The street key 74 is used to select the street name input field 73 for inputting a street name which is essential to the present invention. As noted above, the user can input either a full name or a base name of the intended street name in the street name input field 73. The house number key 76 is used to select the house number input field 75 so that the user can input a house number, and the cross street key 78 is used to specify a cross street name in the cross street name input field 77.

The display further includes a back key 81, a state key, a matching entry indicator 85, and a list key 87. The back key 81 is used to return to the previous screen. The state key 83 allows the user to change the home base location of the state, for example, from Texas to California, etc. The matching entry indicator 85 lists the number of matching entries. Since no input has been provided to the navigation system in FIG. 3A, the matching entry indicator 85 does not indicate any matching entry number. The list key 87 is used to display a list of matching entries.

Moreover, the display in FIGS. 3A-3C also includes an alphabetic keyboard selection key 91, a special character keyboard selection key 92, a numeric keyboard selection key 93, a backspace key 95, space key 96, and a “Go” key 97. The alphabetic keyboard selection key 91 is used to change the keyboard from numeric to alphabetic. The special character keyboard selection key 92 is used to input a special character such as Greek or German characters. The numeric keyboard selection key 93 is used to change the keyboard from alphabetic one to numeric one. Since the alphabet keyboard is displayed, the alphabet keyboard selection key 91 is highlighted. The backspace key 95 moves a cursor in a field to move backward (to the left) and eliminates the character. The space key 96 is use to input a space between the characters. The “Go” key 97 is used to proceed to the next step of operation.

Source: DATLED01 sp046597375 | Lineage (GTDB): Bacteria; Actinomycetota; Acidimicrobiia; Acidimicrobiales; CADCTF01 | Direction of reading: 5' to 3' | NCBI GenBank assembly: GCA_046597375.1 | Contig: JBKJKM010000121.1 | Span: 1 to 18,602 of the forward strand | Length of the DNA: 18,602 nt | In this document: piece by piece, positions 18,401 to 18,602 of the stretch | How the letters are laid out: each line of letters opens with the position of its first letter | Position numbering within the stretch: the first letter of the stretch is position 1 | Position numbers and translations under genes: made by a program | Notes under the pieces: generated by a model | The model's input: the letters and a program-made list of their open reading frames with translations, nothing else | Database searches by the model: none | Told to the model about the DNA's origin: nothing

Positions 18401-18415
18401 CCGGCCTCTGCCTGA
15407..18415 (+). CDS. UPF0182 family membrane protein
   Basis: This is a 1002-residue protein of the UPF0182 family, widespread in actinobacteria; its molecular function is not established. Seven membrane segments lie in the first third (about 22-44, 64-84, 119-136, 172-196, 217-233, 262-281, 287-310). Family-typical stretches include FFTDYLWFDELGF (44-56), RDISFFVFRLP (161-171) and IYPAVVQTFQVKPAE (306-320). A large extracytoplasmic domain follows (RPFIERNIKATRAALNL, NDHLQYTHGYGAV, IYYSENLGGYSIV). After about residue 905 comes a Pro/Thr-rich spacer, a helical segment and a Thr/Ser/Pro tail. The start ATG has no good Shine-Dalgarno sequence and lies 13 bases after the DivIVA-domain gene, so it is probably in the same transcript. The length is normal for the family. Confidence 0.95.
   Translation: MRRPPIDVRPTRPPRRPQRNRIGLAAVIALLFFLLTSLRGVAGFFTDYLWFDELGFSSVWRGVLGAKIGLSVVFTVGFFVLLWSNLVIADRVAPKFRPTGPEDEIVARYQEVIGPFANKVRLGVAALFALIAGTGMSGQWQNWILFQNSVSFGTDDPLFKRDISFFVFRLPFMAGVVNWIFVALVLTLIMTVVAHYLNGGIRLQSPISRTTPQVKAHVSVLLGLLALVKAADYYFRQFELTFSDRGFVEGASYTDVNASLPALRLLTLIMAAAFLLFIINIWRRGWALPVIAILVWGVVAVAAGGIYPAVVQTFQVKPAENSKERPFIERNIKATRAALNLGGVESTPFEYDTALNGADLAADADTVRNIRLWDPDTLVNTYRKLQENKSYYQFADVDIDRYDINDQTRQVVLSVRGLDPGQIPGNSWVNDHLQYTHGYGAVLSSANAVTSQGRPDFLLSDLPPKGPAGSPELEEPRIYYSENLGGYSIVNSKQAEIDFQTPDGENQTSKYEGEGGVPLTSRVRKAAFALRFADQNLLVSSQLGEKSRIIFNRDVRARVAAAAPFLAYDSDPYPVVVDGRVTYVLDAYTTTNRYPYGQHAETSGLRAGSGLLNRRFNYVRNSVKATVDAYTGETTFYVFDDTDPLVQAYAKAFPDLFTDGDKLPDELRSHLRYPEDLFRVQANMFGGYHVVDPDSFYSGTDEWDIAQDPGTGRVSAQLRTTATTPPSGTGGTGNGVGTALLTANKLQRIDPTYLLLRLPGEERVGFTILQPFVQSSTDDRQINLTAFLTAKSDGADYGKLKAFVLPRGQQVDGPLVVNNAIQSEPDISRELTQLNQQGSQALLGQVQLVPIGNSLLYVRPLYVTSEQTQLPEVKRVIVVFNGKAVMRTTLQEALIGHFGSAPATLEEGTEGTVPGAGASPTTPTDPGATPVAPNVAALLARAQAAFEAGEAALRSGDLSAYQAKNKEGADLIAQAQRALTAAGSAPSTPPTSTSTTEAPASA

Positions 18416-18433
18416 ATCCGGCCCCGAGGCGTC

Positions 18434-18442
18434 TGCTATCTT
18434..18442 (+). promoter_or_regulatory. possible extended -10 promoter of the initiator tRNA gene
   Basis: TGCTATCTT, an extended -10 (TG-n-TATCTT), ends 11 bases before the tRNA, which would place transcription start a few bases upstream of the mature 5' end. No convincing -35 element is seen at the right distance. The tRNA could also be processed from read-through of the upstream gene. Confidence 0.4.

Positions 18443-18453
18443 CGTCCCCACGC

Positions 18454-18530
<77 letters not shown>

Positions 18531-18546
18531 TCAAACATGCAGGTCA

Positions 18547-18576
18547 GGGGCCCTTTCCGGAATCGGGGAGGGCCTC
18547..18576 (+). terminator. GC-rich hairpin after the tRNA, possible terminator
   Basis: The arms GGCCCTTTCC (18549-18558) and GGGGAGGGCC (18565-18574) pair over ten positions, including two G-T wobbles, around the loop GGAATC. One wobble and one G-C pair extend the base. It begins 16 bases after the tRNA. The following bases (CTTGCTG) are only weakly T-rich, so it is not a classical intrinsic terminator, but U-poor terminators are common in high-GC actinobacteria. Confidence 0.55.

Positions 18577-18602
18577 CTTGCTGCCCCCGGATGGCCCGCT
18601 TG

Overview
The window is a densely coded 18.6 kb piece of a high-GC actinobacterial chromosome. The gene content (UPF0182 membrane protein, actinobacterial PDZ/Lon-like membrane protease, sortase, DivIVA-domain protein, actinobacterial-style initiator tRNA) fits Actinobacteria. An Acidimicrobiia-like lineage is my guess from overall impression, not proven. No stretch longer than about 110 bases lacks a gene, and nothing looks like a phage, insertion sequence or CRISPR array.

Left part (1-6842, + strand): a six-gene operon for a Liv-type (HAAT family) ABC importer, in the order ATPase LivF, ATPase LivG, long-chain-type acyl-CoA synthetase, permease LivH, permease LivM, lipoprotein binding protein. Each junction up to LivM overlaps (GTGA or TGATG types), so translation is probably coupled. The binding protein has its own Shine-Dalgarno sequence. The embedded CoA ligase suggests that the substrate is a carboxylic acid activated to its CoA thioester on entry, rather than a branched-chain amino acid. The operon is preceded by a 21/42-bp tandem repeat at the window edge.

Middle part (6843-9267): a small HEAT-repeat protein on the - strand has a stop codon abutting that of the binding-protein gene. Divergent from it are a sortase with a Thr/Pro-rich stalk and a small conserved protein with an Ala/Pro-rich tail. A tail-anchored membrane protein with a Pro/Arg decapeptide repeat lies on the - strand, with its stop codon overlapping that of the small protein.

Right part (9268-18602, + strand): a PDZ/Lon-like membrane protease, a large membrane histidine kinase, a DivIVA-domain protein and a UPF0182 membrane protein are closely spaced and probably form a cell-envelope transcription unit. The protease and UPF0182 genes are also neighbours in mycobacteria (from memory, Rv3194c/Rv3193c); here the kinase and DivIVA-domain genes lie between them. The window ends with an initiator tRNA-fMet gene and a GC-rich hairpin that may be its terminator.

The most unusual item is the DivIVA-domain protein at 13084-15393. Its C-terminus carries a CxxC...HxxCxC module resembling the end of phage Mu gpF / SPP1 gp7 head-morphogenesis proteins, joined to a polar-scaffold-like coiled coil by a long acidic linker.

In the display screen shown in FIG. 3A, none of the information is specified while the street name input field is ready to receive characters. FIG. 3B is a display example similar to that of FIG. 3A although characters “N MAI” are entered into the street name input field 73. The navigation system will disable some keys of the keyboards and indicate disabled keys by graying them while keeping enabled keys in a normal color. This helps the user to enter the next character because possible characters that can follow the characters in the input field 73 is limited and thus some keys can be eliminated from consideration.

As will be described later, during the process of determining an address of the destination, a full name database and a base name database will be used to determine what possible characters can follow the character strings that have been input so far. As noted above, the street name input field 73 accepts entries from the user in either a full name including prefix and suffix, or only a base name. In either case, the navigation system utilizes a base name to compare and search candidate street names through the base name database while retrieves a full name of the candidate street through the full name database in the last stage of the process for determining the address of the destination.

In FIG. 3B, the matching entry indicator 85 now shows “12” to indicate the number of matching street name entries as a result of comparing the base name with the entries in the base name database. The navigation system can automatically list matching entries when the entries are narrowed down to a certain number, but the list key 87 can override the normal operation to list matching entries even when matching entries are not limited to a certain number. As the user further enters characters and thus the number of matching entries changes, the matching entry indicator 85 reflects the change by showing the updated number.

FIG. 3C shows the situation where the user has input the characters “N MAIN” and the matching entry indicator 85 now shows “3” to indicate the number of matching street name entries. Since the navigation system performs the base name search rather than the full name search, the navigation system searches the matching entries using only the base name “MAIN”. In other words, the prefix “N” is not used during the process for finding the candidate street names in the present invention.